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Leadership

– 8 min read

You don’t need a content writer. You need a copywriter.

The Writer Team

Copywriting vs. content writing

So you got the green light to hire another writer. Excellent!

But what kind of writer do you actually need? “A really, really good one” unfortunately doesn’t work as an answer here, though we understand where you’re coming from. As content design continues to grow and expand, writing-related roles are becoming more specialized. One common mistake is thinking that copywriting and content writing is the same job, when in fact each has a specific skill set.

Both of these writers can support your marketing goals, but they do so in different ways. Knowing when it’s best to work with a copywriter or a content writer can help your marketing efforts align with your business goals — and, even better, it’ll keep your writers feeling happy, challenged, and fulfilled.

What’s the role of a copywriter?

Copywriting is all about persuasion.

Copywriters are skilled writers and communicators who are adept problem solvers, researchers, creative thinkers, and planners who can efficiently switch from one writing tactic to another and have a deep understanding of brand voice. The work they do — copywriting — is writing that is done for marketing or advertising purposes and encompasses many different writing tactics, such as writing for ads, email newsletters, and webpages. In most cases, the main goal of copywriting is to increase sales.

Copywriters are versatile. They can tackle the different types of writing that fall under the copywriting umbrella and know what type of language and tone to use depending on what tactic they’re using, who the target audience is, and what stage of the customer journey it falls under. On one day, they may be writing a LinkedIn post on behalf of company leadership to increase brand awareness, and on another, they may be using more direct language to close a sale and boost conversion rates on a landing page for the company’s product.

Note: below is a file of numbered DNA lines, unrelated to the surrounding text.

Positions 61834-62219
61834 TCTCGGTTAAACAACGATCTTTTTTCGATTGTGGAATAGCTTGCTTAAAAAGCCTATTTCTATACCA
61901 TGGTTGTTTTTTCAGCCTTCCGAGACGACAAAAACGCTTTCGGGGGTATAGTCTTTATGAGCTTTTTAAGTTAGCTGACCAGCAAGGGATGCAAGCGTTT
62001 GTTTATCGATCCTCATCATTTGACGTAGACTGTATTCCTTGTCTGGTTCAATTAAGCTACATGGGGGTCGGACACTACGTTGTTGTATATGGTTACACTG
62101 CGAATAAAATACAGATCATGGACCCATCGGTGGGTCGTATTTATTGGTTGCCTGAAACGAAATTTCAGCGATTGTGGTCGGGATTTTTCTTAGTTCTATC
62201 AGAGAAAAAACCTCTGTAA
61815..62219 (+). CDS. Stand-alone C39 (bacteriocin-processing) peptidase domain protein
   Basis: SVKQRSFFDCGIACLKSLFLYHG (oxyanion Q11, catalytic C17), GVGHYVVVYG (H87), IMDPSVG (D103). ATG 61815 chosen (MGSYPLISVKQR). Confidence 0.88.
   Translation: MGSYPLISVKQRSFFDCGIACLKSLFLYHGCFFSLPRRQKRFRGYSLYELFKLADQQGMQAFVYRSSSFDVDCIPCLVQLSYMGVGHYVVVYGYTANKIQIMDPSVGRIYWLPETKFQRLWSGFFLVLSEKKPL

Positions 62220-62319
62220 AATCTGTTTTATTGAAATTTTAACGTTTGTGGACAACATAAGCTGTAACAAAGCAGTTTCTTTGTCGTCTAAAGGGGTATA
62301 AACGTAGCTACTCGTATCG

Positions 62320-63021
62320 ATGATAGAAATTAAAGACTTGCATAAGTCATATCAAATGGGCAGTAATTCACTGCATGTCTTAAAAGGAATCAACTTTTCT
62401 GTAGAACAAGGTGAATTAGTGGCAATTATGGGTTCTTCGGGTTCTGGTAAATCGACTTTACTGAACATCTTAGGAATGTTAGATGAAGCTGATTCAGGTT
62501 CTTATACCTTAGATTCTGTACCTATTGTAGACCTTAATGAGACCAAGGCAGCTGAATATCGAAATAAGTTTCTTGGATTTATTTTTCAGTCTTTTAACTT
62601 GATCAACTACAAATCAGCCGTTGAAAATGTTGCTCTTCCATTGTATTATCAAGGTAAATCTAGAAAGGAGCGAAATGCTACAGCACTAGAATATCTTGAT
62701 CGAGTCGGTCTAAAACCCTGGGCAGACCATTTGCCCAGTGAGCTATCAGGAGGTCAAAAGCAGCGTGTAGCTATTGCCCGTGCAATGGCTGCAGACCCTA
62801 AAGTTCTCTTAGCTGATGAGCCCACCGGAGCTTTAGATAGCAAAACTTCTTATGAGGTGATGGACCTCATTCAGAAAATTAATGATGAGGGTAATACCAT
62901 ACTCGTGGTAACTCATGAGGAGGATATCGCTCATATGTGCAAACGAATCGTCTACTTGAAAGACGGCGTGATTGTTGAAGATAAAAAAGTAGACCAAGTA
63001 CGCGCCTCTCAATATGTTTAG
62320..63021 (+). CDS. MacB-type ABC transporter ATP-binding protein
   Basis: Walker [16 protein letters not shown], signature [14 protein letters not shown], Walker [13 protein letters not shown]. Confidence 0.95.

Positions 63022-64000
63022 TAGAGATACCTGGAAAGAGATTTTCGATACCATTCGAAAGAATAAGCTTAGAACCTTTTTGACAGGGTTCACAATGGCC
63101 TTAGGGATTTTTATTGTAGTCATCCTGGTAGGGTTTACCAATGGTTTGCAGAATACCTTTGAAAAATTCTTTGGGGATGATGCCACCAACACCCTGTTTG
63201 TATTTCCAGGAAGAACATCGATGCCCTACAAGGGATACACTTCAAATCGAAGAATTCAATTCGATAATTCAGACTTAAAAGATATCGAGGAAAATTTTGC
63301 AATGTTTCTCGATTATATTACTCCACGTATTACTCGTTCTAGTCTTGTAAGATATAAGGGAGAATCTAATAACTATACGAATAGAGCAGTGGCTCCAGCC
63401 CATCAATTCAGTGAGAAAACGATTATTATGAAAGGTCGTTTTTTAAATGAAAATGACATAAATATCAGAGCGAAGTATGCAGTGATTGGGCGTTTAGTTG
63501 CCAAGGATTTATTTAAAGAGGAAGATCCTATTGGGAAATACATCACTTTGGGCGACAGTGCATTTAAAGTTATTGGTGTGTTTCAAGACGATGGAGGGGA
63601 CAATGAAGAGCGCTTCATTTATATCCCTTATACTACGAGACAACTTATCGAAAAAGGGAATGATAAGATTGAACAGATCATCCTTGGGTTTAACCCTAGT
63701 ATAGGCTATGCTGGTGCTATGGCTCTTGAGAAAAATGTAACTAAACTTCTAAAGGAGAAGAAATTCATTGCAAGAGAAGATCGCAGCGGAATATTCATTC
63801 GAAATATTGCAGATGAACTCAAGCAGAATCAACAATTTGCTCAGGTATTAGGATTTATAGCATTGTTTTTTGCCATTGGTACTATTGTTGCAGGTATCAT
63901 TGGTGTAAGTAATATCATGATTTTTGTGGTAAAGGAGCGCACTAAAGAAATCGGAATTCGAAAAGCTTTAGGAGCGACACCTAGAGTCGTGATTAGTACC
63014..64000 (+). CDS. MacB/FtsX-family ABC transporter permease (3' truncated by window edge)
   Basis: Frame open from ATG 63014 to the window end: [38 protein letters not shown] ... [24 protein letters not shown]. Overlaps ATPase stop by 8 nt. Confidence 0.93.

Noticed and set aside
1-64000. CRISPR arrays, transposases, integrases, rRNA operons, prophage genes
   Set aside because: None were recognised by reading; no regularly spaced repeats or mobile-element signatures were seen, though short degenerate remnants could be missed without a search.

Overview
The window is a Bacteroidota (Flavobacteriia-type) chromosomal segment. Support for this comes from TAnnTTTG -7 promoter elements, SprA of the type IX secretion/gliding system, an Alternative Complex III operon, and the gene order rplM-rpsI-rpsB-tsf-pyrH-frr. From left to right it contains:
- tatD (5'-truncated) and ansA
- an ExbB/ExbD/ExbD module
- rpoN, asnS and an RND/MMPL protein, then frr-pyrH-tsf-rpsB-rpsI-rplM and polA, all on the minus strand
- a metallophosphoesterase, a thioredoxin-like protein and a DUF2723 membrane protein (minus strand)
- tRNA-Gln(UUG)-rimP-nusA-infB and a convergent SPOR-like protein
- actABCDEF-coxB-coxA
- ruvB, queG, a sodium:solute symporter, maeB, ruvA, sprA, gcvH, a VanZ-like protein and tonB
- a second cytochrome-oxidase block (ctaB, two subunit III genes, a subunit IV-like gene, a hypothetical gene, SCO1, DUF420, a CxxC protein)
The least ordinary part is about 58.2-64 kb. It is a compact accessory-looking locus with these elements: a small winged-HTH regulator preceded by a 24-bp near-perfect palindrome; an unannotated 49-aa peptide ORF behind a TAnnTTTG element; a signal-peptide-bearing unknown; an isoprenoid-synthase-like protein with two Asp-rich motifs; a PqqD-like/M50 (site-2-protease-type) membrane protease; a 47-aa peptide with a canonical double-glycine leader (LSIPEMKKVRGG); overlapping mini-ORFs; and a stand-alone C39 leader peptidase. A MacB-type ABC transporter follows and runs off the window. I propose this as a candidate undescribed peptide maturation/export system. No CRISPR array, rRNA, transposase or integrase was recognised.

Sometimes copywriters choose to specialize in specific areas of copywriting, like sales emails, even though they may still contribute other types of writing. This is similar to how professional photographers may have the same level of basic knowledge about how to use a camera to take a good photo in various situations but choose to specialize in photographing weddings, product photography, architecture, or other subjects.

Within a marketing team, copywriters collaborate with ad design teams, website and digital lead generation teams, teams that produce digital content like videos and podcasts, and engineering, product, and customer service teams.

Types of copywriting

  • Ad/sales copy — print, radio, television, direct mail
  • Brand copy — website copy, social media posts
  • Marketing collateral copy — brochures, flyers, emails, marketing campaigns
  • Technical writing copy — FAQs, help center articles, technical products
  • Public relations copy — press releases, company newsroom
  • Content marketing copy — blogs, thought leadership pieces, video scripts, podcast scripts

Examples of copywriting

Brand copy: A section on Intuit’s website explains how the company’s products help provide customers with the data they need to make decisions that save them money or time.